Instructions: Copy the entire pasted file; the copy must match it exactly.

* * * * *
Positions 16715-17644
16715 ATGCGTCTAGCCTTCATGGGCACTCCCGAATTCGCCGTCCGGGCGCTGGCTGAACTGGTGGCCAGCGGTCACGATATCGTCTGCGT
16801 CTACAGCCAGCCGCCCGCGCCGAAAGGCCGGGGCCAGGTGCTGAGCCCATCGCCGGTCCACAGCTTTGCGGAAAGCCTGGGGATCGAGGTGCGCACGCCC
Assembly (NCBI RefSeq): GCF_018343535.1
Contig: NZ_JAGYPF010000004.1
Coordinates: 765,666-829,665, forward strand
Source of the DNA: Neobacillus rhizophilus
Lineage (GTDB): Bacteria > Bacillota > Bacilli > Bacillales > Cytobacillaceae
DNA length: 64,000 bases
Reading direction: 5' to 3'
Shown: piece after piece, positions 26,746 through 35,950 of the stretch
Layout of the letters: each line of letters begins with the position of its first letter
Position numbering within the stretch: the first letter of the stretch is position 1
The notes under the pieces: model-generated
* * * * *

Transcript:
Positions 16715-17644
16715 ATGCGTCTAGCCTTCATGGGCACTCCCGAATTCGCCGTCCGGGCGCTGGCTGAACTGGTGGCCAGCGGTCACGATATCGTCTGCGT
16801 CTACAGCCAGCCGCCCGCGCCGAAAGGCCGGGGCCAGGTGCTGAGCCCATCGCCGGTCCACAGCTTTGCGGAAAGCCTGGGGATCGAGGTGCGCACGCCC
Assembly (NCBI RefSeq): GCF_018343535.1
Contig: NZ_JAGYPF010000004.1
Coordinates: 765,666-829,665, forward strand
Source of the DNA: Neobacillus rhizophilus
Lineage (GTDB): Bacteria > Bacillota > Bacilli > Bacillales > Cytobacillaceae
DNA length: 64,000 bases
Reading direction: 5' to 3'
Shown: piece after piece, positions 26,746 through 35,950 of the stretch
Layout of the letters: each line of letters begins with the position of its first letter
Position numbering within the stretch: the first letter of the stretch is position 1
The notes under the pieces: model-generated